argues Can Am, the damage suffered cannot be real, because there
is no way a construction company can be hired and begin work
within one day. Moreover, Firestone is alleged to have
contributed to the late start-up because on August 30, 1985,
Firestone notified its "consultants" to hold off notifying the
construction company of its winning the bid, "until its site
access problems had been resolved." Can Am is suggesting that
Firestone foresaw access problems to the site and aggravated the
problem by holding off accepting the construction contract until
September. This, says Can Am, is not mitigation.
Firestone points out this delay makes prudent business sense,
since Firestone learned on August 22, 1985, that Can Am was going
to deny Firestone access to its site unless it paid the $25,000
access fee to use the easement. (Firestone's memo in support of a
preliminary injunction.) Thus, Firestone was not going to commit
itself until it could attain access to the site on a certain date
for construction purposes, yet it had to commit before too late
in the construction season. Thus, Firestone's explanation for
committing itself to its construction company is reasonable.
After all, Firestone did not know that Can Am would seek an
injunction at that time.
Can Am then argues that the preconstruction meeting that was
thwarted by Can Am's refusal to allow passage across the easement
by planners, on September 10, 1985, is another case of
exacerbating damages, in that Firestone should have known that
they would be denied access to the site, yet they persisted in
attempting to hold the meeting.
Firestone counters that the meeting had been scheduled for
awhile (after all, their personnel did have access before, due to
the general easement) but they unofficially learned of the state
court's TRO the night before (by use of their own diligence — Can
Am's attorneys allegedly could not be found by Firestone on the
day the TRO was entered). Thus, it was too late to call off the
meeting of people who were coming from various locations and were
already in transit. Moreover, Can Am's complete denial of access
to the site, for a preconstruction meeting, not only violated the
general easement, but also violated their state TRO because the
state court TRO did not expressly preclude normal use of the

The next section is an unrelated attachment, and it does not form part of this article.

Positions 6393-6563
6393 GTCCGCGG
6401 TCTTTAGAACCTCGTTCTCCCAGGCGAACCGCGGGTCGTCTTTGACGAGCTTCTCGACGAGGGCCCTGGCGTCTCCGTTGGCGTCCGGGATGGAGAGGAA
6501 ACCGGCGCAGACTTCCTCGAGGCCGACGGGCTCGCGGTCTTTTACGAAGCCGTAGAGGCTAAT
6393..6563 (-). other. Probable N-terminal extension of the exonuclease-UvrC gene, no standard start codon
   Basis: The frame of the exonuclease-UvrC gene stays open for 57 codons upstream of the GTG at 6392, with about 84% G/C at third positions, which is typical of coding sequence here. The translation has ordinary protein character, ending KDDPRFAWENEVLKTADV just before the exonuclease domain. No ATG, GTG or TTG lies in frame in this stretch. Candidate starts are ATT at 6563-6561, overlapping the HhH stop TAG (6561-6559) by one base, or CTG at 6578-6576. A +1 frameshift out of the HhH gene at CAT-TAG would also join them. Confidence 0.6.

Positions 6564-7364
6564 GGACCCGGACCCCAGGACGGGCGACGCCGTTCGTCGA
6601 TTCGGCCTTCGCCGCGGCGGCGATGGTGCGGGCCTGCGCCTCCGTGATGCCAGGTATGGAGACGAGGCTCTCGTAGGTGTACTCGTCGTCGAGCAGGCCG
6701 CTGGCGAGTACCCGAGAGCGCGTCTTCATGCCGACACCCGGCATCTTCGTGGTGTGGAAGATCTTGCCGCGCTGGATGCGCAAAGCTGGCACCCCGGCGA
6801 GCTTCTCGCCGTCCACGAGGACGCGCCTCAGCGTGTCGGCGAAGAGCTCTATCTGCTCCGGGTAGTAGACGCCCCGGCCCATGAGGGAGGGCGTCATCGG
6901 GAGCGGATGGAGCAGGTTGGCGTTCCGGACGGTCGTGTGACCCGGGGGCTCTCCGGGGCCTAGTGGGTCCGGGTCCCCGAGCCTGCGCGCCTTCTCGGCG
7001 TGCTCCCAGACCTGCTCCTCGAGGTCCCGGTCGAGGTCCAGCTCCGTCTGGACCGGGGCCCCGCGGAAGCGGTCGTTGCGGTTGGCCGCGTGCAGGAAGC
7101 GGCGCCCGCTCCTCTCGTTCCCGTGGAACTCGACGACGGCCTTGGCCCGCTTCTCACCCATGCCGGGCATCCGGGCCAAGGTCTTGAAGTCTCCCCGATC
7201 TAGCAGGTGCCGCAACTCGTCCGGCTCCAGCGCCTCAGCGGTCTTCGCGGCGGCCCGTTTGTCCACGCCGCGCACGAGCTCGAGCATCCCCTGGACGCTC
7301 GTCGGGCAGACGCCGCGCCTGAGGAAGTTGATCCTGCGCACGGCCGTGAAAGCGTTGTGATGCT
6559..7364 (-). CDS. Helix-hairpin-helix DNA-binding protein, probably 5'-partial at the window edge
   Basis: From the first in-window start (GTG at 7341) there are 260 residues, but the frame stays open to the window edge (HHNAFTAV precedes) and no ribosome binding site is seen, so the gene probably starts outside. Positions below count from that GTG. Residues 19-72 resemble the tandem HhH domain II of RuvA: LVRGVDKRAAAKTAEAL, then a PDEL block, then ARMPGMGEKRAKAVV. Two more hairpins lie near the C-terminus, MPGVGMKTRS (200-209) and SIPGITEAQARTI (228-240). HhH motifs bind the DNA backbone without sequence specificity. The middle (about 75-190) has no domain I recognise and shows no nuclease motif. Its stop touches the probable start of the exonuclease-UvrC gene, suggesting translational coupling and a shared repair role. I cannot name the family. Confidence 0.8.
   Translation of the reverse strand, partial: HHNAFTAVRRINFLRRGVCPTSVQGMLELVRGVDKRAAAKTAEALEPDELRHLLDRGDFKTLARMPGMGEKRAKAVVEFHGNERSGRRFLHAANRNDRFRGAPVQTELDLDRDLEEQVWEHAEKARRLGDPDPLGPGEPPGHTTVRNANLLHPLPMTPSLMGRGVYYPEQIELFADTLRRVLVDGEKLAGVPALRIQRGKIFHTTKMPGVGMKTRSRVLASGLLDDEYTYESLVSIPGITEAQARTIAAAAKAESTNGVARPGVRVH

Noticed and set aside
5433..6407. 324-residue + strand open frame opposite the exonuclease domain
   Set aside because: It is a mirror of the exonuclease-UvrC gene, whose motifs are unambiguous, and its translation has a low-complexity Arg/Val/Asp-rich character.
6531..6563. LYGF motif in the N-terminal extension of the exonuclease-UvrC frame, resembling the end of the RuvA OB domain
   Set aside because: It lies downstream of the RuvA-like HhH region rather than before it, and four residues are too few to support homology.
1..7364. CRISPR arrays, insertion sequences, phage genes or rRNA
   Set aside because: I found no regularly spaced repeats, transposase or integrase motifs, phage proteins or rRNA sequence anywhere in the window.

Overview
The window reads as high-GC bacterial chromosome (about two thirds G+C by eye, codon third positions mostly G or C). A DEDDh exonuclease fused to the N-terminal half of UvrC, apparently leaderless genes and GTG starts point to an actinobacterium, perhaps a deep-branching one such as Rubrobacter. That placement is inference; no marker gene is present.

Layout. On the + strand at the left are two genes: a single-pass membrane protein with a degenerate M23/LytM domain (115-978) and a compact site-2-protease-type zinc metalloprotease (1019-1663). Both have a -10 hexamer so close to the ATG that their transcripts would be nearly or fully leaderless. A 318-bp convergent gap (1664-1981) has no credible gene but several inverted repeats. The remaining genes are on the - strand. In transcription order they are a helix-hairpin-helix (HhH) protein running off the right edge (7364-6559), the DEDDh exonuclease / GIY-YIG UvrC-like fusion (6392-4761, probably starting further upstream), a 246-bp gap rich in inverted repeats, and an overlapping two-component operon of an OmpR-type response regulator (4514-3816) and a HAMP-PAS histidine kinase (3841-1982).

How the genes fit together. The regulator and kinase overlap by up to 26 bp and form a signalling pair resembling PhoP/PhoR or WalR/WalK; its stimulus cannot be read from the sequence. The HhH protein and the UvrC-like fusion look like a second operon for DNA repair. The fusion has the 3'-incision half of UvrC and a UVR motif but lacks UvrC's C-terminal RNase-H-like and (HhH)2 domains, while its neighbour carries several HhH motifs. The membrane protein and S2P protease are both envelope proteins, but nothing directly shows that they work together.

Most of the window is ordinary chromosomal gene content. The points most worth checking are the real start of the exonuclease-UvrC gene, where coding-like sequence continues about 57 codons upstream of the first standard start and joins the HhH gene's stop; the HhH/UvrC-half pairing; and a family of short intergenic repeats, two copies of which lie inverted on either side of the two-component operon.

easement, only construction and hazardous waste traffic were
banned. Thus, Can Am knowingly violated its duties under the
easement, and also its own TRO acquired by them for their
Furthermore, Firestone's attempt at going ahead with a
preconstruction meeting on the site during the pendency of the
state TRO is seen as an attempted mitigating factor in that even
though they could do no work at the time, plans could be made and
the site surveyed, etc., prior to actual construction. Can Am's
TRO did not prohibit normal access and all Can Am really wanted
was $25,000; so Firestone knew that they would be doing the
construction, because either the TRO would be dissolved or they
would pay the $25,000 entrance fee.
Therefore, Firestone did nothing to aggravate its damages
during the pendency of the state TRO, rather it tried to mitigate
its damages but were thwarted by Can Am's obstructionist tactics.
(b) Construction Work Damages During Our TRO
Can Am complains that some $5,164.53 in consulting fees for the
time period around October 11, 1985, are not sufficiently
specific to warrant damages. Firestone makes no specific reply.
Its "Woodward-Clyde consultants" letter and tables state that
these costs are "associated strictly with delays beyond our
control," and are listed as staff engineering and secretarial
Can Am is correct. There is a lack of explanation as to how
these costs are due to the delay and not just normal consultant
Thus, this portion of the damages is denied.
There are, however, bills and work sheets from the construction
that itemize reasons for increased costs, which for the most part
deal with problems relating to cold weather, the "false
mobilizations," and the expense of having to come to this court
on September 18, 1985, for the hearing and explain what it is
that they were going to be doing.
Ergo, it is hereby ORDERED, for the foregoing reasons, that
Firestone's motion for sanctions under Ill.Rev.Stat., ch. 110, ¶
2-611, Fed.R.Civ.P. 11, 65, 65.1, and 28 U.S.C. § 1927, is
ALLOWED in part.
It is ORDERED that Firestone be awarded all of its claimed
damages, fees, and expenses as follows:
1. Contractor's fees for
delays and false
starts .............. $13,052.53
Less $5,164.53 for
which there is
explanation ......... 5,164.53
2. Witness fees
3. Attorney's expenses
fees — 272.10 hours
at $100 27,210.00
Total Compensatory $45,289.51
Furthermore, punitive damages are awarded in the amount of
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